I have fears about our church. I’m scared of my leadership incapabilities, but I suppose that is part of the plan on this crazy, church planting journey. I am scared of not being able to lead our team through another Phoenix summer of setting up and tearing down every Sunday morning, and I fear I don’t have the inspiration-giving capacities to keep morale up.
In my fear, I can turn to one of two saviors for peace and assurance. One is true and faithful and will ask me to trust despite not knowing what will happen, and the other is false and functional.
To my shame, I have prayed, “God, if you would just give us a building, our church will be alright.” What I mean and am too ashamed to admit most of the time is, “If you will give us this, our church will be alright without you. We can make it on our own.”
When I read the New Testament, church history, and even look at a plethora of contemporary church plants, I know this functional savior of a building with permanent signage, community credibility, and comfort is calling me to trust her rather than Christ. It is a powerful myth that I am all too often and all too ready to believe. Here is what I try to remind myself of when that soul-sucking siren starts calling my name.
Success Doesn’t Depend on Signage
Signs don’t bring people. People bring people. Now, to be sure, we do put out signs, and people have come to our church because they saw our signs. And that’s with the limited, three-day timeframe we can have them out. But no one has or will ever say, I came back to your church because of the signage. People stick because of people, not signs. That’s because people stick to people, not signs.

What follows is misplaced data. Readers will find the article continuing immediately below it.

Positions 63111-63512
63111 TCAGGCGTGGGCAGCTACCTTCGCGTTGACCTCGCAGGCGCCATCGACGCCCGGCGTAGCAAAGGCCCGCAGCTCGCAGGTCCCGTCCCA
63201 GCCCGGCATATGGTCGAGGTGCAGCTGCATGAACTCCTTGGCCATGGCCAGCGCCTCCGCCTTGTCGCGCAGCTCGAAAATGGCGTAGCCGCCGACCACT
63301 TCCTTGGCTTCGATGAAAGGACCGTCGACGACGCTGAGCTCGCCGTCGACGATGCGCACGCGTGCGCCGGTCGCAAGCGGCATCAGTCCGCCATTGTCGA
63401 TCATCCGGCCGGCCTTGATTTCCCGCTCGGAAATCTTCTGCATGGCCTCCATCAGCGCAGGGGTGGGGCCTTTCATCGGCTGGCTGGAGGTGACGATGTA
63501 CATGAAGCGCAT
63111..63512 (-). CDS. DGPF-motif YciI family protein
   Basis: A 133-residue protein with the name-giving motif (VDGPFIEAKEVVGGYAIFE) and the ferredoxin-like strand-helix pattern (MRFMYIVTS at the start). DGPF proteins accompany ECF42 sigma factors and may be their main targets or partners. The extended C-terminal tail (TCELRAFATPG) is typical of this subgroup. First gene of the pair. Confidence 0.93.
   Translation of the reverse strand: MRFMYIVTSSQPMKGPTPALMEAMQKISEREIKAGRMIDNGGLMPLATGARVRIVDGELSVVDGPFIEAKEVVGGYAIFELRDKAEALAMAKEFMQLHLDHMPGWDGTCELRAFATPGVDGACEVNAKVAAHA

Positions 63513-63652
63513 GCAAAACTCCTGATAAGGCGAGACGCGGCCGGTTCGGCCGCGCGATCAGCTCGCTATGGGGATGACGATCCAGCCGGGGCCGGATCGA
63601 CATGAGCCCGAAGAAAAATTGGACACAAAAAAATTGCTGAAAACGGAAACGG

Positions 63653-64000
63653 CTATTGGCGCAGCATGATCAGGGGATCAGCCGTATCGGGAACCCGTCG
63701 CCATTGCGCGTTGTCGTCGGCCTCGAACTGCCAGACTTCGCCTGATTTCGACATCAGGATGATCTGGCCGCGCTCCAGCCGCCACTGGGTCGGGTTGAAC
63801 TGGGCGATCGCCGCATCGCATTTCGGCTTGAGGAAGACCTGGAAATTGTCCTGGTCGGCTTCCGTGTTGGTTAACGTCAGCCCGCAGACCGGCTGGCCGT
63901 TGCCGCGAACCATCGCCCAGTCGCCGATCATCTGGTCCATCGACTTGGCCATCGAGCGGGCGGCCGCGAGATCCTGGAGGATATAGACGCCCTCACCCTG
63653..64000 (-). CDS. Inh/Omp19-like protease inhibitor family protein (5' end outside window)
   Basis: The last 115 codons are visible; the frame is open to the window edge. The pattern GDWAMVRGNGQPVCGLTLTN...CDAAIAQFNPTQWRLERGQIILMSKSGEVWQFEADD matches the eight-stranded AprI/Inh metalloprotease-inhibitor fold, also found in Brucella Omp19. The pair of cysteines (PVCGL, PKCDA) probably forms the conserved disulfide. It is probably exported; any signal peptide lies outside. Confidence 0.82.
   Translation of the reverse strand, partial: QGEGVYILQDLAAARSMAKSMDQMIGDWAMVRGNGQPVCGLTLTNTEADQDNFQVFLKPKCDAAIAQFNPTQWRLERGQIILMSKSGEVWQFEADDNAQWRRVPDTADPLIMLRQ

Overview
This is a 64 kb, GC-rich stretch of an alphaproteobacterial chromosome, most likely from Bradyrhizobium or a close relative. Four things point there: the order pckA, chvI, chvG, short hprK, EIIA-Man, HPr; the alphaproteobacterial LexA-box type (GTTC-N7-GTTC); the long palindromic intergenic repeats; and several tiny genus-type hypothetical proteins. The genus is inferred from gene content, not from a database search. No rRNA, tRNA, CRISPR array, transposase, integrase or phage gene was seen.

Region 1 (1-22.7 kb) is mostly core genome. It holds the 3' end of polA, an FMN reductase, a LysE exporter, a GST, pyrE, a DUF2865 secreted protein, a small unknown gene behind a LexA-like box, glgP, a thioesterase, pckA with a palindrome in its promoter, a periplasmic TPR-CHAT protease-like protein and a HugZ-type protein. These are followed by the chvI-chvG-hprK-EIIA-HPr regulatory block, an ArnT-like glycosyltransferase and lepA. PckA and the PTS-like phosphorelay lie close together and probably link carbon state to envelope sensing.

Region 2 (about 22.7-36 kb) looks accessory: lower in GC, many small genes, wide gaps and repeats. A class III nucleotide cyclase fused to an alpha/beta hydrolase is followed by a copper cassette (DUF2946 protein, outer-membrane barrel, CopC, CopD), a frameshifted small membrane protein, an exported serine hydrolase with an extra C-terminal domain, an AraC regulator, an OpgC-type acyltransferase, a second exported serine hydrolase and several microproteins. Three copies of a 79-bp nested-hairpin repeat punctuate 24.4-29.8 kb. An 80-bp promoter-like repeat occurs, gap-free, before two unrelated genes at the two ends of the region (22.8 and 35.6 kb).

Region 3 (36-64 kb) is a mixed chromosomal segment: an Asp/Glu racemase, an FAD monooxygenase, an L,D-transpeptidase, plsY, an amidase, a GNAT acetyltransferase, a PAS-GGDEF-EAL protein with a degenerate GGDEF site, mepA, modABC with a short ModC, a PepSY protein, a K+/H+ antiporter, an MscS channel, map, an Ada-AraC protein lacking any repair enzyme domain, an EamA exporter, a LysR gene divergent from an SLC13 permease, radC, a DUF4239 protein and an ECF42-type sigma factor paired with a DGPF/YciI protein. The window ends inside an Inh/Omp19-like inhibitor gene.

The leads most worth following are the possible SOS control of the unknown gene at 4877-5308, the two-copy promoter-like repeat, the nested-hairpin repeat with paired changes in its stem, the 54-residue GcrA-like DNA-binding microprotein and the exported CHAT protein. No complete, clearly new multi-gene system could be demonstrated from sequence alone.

A Building Doesn’t Guarantee Credibility
There are plenty of church buildings sitting empty because the “church” that meets there either stopped acting like a church or ceased to be a church. When God’s people regularly repent of sin, are reminded to believe and trust the gospel, and bring their friends, it really doesn’t matter where you meet. Jesus and the gospel are more powerful than any venue.
Comfort Has Never Been the Plan
We live in a comfort driven society, and as such, we do less and less of the really important things. Many Christians, myself included, have bought into the lie that easier is better. We want everything fast, simple, clean, no-assembly-required, little-effort-as-possible, and most importantly, pain-free. And Jesus looks at us, shaking his head with the slight grin of a knowledgeable older brother, saying, “Nope. That isn’t the plan.” Pain is the plan: the pain of not knowing, the pain of failure, the pain of patience. It’s all rigged to produce faith.
So, I can choose to be jealous of the churches that have facilities and subsequently believe God likes that church more than mine. Or, I can believe that God is for us, our comfort is not the goal, and just keep telling my friends outside the church and reminding my friends inside the church of this awesome man named Jesus.